The lion is a glorious animal, a symbol throughout history and folklore of power, courage and nobility. The Bible uses this symbol of the lion to represent Jesus.

  • Rev 5:4,5 Then I began to weep greatly because no one was found worthy to open the book or to look into it; and one of the elders said to me, “Stop weeping; behold, the Lion that is from the tribe of Judah, the Root of David, has overcome so as to open the book and its seven seals.”
  • The Bible says that Jesus is King of Kings in Revelation 19:16 “… He has a name written, “KING OF KINGS, AND LORD OF LORDS.”
  • As a king Christ will one day end this world of suffering and sin and set up an eternal kingdom of peace and righteousness.
  • As I ponder the kingship and authority of Jesus I am called to question my own heart. Is Jesus King of my life? Does He have sole authority to which I surrender myself in love and adoration to His reigning goodness? Is *self* still on the throne of my heart?Am I trying to co-reign with Jesus? Am I fully surrendered in all areas of my life to my Lord and My King?
  • “Lord, thank you that You created me and gave me life. You formed my inward parts; You covered me in my mother’s womb. I praise You for I am fearfully and wonderfully made; marvelous are your works and that my soul knows very well. I praise You that I was created for good things. Help me to be renewed in the image of You, my creator. I know You made me to be so much more than I am now and that You will help me become all You created me to be. Thank you Jesus, that You are the image of the invisible God, the firstborn over all creation.Lord, You are King and Lord over all my life. I surrender everything I have to You because I recognize that every good thing I have has been given to me by You as a sign of your goodness, mercy, and love. Thank you that You are my provider and You provide everything I need.”  A Book of Prayer p153 by Stormie Omartian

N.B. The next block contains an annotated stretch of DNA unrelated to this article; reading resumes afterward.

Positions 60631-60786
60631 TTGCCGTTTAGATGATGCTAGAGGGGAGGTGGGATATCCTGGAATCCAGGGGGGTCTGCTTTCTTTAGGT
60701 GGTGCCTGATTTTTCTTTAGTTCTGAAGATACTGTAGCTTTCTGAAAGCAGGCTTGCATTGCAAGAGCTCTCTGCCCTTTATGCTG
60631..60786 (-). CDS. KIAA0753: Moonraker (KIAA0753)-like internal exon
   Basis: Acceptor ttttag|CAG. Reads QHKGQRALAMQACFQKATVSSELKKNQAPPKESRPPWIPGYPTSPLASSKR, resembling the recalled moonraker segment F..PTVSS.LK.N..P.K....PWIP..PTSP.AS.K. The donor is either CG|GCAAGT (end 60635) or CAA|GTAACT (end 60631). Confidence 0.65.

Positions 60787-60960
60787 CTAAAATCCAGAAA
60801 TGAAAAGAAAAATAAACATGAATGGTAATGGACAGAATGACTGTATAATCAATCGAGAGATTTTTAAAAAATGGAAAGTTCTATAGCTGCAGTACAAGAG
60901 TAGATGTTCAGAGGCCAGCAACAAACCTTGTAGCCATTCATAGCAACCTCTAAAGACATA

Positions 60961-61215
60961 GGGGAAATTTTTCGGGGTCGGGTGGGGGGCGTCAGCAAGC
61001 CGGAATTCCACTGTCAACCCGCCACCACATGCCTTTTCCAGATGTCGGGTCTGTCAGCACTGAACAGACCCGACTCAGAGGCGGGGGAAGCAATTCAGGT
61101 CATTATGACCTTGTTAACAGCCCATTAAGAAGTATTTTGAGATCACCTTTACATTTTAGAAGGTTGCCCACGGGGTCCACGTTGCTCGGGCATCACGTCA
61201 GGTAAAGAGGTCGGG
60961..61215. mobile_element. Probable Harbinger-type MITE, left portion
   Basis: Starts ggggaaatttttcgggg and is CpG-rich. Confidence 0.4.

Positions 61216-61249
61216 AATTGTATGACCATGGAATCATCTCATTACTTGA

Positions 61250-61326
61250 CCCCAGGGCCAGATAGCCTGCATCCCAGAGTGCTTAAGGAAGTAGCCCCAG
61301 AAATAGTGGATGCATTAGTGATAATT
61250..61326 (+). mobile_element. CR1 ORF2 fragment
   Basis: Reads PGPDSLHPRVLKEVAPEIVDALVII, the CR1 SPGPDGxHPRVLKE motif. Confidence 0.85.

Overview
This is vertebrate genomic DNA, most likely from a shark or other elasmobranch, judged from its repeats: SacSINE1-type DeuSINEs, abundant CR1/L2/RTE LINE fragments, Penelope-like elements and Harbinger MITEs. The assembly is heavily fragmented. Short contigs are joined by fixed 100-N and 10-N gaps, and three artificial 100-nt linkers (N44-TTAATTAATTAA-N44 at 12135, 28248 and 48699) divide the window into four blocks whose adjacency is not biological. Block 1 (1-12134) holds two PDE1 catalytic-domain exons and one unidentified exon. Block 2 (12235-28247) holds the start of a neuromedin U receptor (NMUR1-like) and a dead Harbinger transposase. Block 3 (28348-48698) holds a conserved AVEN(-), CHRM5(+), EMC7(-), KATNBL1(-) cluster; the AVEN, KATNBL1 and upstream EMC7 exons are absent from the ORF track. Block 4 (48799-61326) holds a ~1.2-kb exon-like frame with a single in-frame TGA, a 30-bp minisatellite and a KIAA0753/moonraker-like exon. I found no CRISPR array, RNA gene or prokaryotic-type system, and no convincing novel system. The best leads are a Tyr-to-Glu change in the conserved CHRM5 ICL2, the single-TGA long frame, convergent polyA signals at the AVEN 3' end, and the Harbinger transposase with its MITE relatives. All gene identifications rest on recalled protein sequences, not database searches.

Creating Sabbath Boxes

 

A popular post this week on the SDA Homeschool Families Facebook group has been Sabbath Boxes. Sabbath Boxes are very easy to create.

  • Take inventory of your children’s Bible books, Bible story books, and Sabbath School quarterlies.